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Before lunch on Sept. 18, Russ Palen was a custodian at Woodland Elementary School in Troy, beloved by the students he took the time to get to know. By the end of the lunch hour, he was being hailed as a hero for saving a student’s life.

Palen was assisting students in the cafeteria and cleaning up when a student approached him, pointed to the boy he had been sitting next to and said, “Mr. Russ, that little boy is choking.”

“I was scared to death, but then at that moment, something changed,” said Palen. “I let out a scream — ‘That kid is choking!’ — and went over to him and picked him up.”

Palen’s actions saved the boy’s life, principal Arryn Schneider said in a statement issued Wednesday by the Avondale School District. “Russ immediately went over to the student and performed the Heimlich maneuver and dislodged the nacho chip the student was choking on.”

Fourth-grader OcTave Lawrence of Troy was OK — just a little shaken up — and able to continue on with the day’s classes.

“He started crying and for a minute, I just rubbed his back while he recovered his breath,” said Palen, 55, an Auburn Hills resident. “The more tears that came, the more I knew he was getting better.”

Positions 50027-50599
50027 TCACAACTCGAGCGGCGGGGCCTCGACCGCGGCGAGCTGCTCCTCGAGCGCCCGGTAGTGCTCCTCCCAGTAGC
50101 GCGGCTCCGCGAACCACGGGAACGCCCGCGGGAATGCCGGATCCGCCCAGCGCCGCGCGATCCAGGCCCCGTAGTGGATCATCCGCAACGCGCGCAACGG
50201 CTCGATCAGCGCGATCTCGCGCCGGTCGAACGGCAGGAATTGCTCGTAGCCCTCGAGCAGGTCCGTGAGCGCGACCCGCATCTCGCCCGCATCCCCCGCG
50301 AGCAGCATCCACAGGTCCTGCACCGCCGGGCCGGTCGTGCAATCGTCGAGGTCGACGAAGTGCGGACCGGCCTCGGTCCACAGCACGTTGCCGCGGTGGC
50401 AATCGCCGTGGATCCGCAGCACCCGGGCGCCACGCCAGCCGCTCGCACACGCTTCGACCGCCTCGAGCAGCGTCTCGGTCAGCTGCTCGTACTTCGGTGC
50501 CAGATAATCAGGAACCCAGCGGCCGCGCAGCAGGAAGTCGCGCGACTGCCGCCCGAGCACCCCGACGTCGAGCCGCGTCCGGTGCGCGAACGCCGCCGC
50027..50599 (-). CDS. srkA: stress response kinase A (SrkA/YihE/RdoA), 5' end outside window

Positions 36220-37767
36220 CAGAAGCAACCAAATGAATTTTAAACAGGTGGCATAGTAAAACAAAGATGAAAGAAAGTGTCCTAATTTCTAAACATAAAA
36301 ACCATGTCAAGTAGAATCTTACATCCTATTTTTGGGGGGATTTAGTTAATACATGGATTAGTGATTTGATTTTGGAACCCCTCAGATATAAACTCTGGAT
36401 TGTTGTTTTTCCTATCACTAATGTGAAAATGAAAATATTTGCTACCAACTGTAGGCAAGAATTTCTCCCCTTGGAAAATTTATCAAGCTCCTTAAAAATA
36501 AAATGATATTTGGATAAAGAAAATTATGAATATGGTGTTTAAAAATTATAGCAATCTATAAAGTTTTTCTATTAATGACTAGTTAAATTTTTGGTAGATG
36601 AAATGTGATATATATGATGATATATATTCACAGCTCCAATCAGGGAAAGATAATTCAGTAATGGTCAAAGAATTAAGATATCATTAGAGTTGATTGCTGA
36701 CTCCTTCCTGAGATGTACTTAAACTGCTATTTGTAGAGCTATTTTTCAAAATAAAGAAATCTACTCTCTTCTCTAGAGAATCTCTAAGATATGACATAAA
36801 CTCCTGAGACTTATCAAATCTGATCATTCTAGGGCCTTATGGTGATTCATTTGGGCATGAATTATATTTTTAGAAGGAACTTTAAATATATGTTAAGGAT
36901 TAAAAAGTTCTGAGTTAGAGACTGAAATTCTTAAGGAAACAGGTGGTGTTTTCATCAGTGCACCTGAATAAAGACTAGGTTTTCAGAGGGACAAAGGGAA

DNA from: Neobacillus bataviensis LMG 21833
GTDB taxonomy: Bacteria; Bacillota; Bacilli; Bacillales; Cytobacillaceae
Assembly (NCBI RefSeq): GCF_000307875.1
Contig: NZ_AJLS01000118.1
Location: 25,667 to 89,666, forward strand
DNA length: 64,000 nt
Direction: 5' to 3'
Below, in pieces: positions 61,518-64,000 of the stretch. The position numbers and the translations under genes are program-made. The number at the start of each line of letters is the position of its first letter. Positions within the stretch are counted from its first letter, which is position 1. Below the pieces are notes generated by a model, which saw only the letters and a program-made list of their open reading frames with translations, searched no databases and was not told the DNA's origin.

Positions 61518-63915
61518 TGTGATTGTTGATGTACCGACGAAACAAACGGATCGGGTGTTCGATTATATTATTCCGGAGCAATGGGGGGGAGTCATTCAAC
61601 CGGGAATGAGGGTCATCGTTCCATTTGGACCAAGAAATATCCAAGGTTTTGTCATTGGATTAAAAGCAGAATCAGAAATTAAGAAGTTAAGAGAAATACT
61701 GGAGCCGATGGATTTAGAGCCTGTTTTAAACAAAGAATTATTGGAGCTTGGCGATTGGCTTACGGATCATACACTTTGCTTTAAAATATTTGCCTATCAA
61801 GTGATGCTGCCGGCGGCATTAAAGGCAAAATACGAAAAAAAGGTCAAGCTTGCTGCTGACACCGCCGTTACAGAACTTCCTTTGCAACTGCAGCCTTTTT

Mother LaTosha Lawrence expressed her gratitude for the custodian who saved her son.

“I’m a registered nurse, so I know what could have happened if the quick efforts from the staff went lacking,” she said. “My family and I are forever grateful to the Woodland staff member Mr. Russ.”

Palen is a former manufacturing supervisor for an automotive supplier who lost his job seven years ago during the Great Recession. Part of his supervising job required him to take safety classes and get certified each year.

He hasn’t taken a class or used the training in many years, but it came back when he needed it most.

“I just did what I was trained to do back then,” said Palen. “Until it happens to you, you won’t know that you can do it.”

Schneider called Palen’s actions heroic. “We’ve always known Russ cares about all of our students, and that day, Russ was a hero,” Schneider said.

For his part, Palen says he just did what needed to be done.

“I appreciate the word hero, but I look at it as I was just doing as I hope anyone would in the same situation,” he said. “I’m just glad I was there when I was and that the little boy is OK.”

lrazzaq@detroitnews.com

(313) 222-2127

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